RE: Documenting my 92 Jeep XJ HHO Hybrid
Re AFR:
======
I have also found that playing with the AFR does not necessarily give you better economy. Running at 14.7 gives more power than running at 16.7 so you will actually be using more throttle to get your power back.

In this case the AFR is misleading...
AFR=16.7 but --> More throttle --> more air --> more fuel --> constant AFR
What we really need to monitor is Throttle position !!!

Re PWM:
=======
It depends on your design.. Mine will start at 18 amps and only get to 20 amps after a long drive so in my case I dont need a PWM.. No PWM always gives more gas than running a PWM (except if you are Bob Boyce and have a magical PWM)

Others will deliberately load enough KOH in there so the cell can run at 25 Amps cold (for example) then they use a PWM to maintain 20 Amps at all times....

This has the advantage of getting full HHO production when it is cold and maintain a consistent HHO production under all conditions, even as it warms up.. This is ideally what you want to keep your afr steady so your efie works correctly.
10-11-2010 03:37 PM
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bsmart Offline
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Post: #7
RE: Documenting my 92 Jeep XJ HHO Hybrid
(10-11-2010 03:37 PM)jbalat Wrote:  Re AFR:
======
I have also found that playing with the AFR does not necessarily give you better economy. Running at 14.7 gives more power than running at 16.7 so you will actually be using more throttle to get your power back.

In this case the AFR is misleading...
AFR=16.7 but --> More throttle --> more air --> more fuel --> constant AFR
What we really need to monitor is Throttle position !!!

Re PWM:
=======
It depends on your design.. Mine will start at 18 amps and only get to 20 amps after a long drive so in my case I dont need a PWM.. No PWM always gives more gas than running a PWM (except if you are Bob Boyce and have a magical PWM)

Others will deliberately load enough KOH in there so the cell can run at 25 Amps cold (for example) then they use a PWM to maintain 20 Amps at all times....

This has the advantage of getting full HHO production when it is cold and maintain a consistent HHO production under all conditions, even as it warms up.. This is ideally what you want to keep your afr steady so your efie works correctly.

jbalat, just curious.....what vehicle are you trying to get results with that is so resistant??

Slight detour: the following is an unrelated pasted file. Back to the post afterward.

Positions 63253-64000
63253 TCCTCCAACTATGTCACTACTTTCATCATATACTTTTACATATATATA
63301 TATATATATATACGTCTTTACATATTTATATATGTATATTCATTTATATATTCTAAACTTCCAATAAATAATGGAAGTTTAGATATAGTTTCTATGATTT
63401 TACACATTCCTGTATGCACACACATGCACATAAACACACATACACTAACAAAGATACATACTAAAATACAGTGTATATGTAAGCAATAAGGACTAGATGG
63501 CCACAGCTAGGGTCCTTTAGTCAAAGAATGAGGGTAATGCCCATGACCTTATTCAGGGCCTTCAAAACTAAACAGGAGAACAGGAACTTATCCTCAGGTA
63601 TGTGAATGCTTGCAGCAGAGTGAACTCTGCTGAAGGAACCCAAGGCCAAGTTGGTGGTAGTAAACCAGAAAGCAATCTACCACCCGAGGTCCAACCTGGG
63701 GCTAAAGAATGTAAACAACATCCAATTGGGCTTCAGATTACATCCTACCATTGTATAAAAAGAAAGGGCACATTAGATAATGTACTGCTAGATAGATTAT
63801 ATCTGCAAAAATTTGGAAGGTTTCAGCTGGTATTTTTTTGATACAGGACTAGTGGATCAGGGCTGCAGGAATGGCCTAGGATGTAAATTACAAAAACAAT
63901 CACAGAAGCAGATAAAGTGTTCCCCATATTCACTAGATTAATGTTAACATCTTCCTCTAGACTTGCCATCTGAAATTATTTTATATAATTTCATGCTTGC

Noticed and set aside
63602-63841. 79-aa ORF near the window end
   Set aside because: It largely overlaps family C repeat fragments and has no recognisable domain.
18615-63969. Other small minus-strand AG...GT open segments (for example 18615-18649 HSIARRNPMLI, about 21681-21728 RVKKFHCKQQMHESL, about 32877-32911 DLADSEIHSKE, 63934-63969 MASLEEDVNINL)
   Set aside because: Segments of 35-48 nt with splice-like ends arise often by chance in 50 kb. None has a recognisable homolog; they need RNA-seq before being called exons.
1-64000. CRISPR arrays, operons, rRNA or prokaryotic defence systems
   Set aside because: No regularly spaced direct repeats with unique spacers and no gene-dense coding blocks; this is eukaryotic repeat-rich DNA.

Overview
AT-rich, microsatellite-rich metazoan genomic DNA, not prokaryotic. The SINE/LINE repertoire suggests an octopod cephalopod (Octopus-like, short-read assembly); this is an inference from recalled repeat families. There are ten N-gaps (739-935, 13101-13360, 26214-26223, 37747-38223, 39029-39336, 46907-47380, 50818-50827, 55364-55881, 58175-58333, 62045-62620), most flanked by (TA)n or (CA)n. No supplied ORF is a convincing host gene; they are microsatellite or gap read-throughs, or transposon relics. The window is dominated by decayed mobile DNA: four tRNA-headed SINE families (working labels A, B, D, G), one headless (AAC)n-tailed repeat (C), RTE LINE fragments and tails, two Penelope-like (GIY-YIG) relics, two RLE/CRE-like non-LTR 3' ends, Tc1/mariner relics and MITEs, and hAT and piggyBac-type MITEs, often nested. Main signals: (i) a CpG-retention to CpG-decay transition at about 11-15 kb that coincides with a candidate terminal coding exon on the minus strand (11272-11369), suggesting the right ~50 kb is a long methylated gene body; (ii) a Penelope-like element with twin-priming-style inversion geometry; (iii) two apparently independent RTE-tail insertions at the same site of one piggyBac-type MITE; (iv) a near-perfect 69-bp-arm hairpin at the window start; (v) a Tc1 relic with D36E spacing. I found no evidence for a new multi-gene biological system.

10-11-2010 06:50 PM
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MtnGoatXJ Offline
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RE: Documenting my 92 Jeep XJ HHO Hybrid
I installed a separate O2 sensor for my AFR gauge. This way I can "see" the true AFR rather than the EFIE adjusted AFR.

I believe that the PWM will be the best bet for my application. That is to say I need a system that does not require constant monitoring or adjusting. Oh yes it will have a bank of gauges for monitoring purposes! OCD ya know........

KOH or NaOH..... any preferrences?
10-11-2010 09:17 PM
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jbalat Offline
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Post: #9
RE: Documenting my 92 Jeep XJ HHO Hybrid
Supposedly KOH is better than NaOH in that it requires less concentration to get the same effect. Some people have mentioned that combining KOH and NaOH gives the best solution.

In terms of AFR I use the LC-1 and I can program it to simulate the narrowband sensor so in effect I can use it as an efie in closed loop. Currently it is set to crossover at around 16.5 AFR. Car is happy to obey the LC-1 no matter what I do to the MAF. So no need to worry about fuel trims.. In that case I am hoping to use the MAF signal to indirectly boost my timing - apparently there is a link between the two for my ecu. If anyone can help please let me know.

I use NaOH only because I can buy it off the shelf from the local store.

BTW My Car is a Mitsubishi Pajero '94 3.0L V6. I think you guys call it a Montero? If you find any success stories I would love to hear about it. I think I need more gas for my engine size but I am having problems as I add more NaOH my amp draw does not seem to be going above 20A ? Could my 10A wire be giving too much resistance ?
(This post was last modified: 10-12-2010 02:44 AM by jbalat.)
10-12-2010 02:38 AM
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MtnGoatXJ Offline
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Post: #10
RE: Documenting my 92 Jeep XJ HHO Hybrid
Man the vapors off the NaOH are lethal!
I gotta finish the cell container to start measuring gas production.
10-12-2010 11:03 PM